HOUSTON — While kids aren’t in the classroom, an HISD elementary school teacher is going above and beyond to help her students.
Catherine Frank is a first grade teacher at Travis Elementary School.
“When the schools started to close, I started thinking about all the students who rely on their schools to provide breakfast and lunch every day,” Frank said.
She thought of an idea to help. She launched CE Paperie to sell stationery she designed.
Frank placed a big order with a plan to donate 100 percent of proceeds to Feeding Texas, which partners with area food banks.
“I started selling and ended the sale 48 hours later. We were able to donate 3,500 meals,” she said.
Since COVID-19 closed schools and a growing number of businesses, there have been lines around the block at food distribution sites.
She hopes her cards also help people feel connected despite being isolated.
“Not only do we get to benefit a wonderful cause, it will continue just by spreading love from person to person through a handwritten note,” Frank said.
To learn more about CE Paperie, visit https://www.cepaperie.com/.
The symptoms of coronavirus can be similar to the flu or a bad cold. Symptoms include a fever, cough and shortness of breath, according to the Centers for Disease Control. Some patients also have nausea, body aches, headaches and stomach issues. Losing your sense of taste and/or smell can also be an early warning sign.
Most healthy people will have mild symptoms. A study of more than 72,000 patients by the Centers for Disease Control in China showed 80 percent of the cases there were mild.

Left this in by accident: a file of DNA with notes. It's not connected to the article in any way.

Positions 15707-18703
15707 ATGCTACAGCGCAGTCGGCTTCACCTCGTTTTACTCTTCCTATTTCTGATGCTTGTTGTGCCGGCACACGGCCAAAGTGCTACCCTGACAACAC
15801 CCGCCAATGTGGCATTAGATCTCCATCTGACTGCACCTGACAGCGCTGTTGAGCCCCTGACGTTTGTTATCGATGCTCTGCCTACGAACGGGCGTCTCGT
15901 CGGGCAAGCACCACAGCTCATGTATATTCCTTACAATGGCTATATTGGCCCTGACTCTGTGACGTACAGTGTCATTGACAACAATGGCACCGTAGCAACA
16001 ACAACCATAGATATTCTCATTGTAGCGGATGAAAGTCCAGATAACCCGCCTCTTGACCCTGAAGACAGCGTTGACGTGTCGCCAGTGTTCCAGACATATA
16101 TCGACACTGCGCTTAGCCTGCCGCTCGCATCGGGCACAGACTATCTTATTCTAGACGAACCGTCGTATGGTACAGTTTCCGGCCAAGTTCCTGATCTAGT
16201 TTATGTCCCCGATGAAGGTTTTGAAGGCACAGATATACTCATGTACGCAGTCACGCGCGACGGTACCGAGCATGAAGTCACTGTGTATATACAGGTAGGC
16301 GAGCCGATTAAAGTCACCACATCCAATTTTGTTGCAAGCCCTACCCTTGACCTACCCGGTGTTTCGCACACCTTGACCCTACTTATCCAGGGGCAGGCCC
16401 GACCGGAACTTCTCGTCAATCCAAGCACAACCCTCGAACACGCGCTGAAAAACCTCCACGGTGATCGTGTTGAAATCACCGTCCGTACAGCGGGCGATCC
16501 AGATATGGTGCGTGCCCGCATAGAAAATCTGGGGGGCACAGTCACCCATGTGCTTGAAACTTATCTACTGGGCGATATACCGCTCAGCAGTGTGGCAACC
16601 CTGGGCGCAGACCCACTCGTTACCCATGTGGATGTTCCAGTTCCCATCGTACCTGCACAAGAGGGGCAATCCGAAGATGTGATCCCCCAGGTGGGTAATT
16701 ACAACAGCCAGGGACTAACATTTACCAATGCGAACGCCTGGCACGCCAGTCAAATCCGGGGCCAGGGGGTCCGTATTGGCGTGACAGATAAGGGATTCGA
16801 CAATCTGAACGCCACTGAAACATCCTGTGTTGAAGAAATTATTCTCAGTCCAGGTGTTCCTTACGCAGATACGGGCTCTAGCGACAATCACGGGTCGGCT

But infections can cause pneumonia, severe acute respiratory syndrome, kidney failure and even death, according to the World Health Organization. Older people with underlying health conditions are most at risk for becoming seriously ill. However, U.S. experts are seeing a significant number of younger people being hospitalized, including some in ICU.
The CDC believes symptoms may appear anywhere from two to 14 days after being exposed.
Human coronaviruses are usually spread through...
- The air by coughing or sneezing
- Close personal contact, such as touching or shaking hands
- Touching an object or surface with the virus on it, then touching your mouth, nose or eyes before washing your hands.
Help stop the spread of coronavirus
- Stay home when you are sick.
- Eat and sleep separately from your family members
- Use different utensils and dishes
- Cover your cough or sneeze with your arm, not your hand.
- If you use a tissue, throw it in the trash.
- Follow social distancing
Lower your risk
- Wash your hands often with soap and water for at least 20 seconds. If soap and water are not available, use an alcohol-based hand sanitizer.
- Avoid touching your eyes, nose, and mouth with unwashed hands.
- Avoid close contact with people who are sick.
- Clean and disinfect frequently touched objects and surfaces.
- If you are 60 or over and have an underlying health condition such as cardiovascular disease, diabetes or respiratory illnesses like asthma or COPD, the World Health Organization advises you to try to avoid crowds or places where you might interact with people who are sick.
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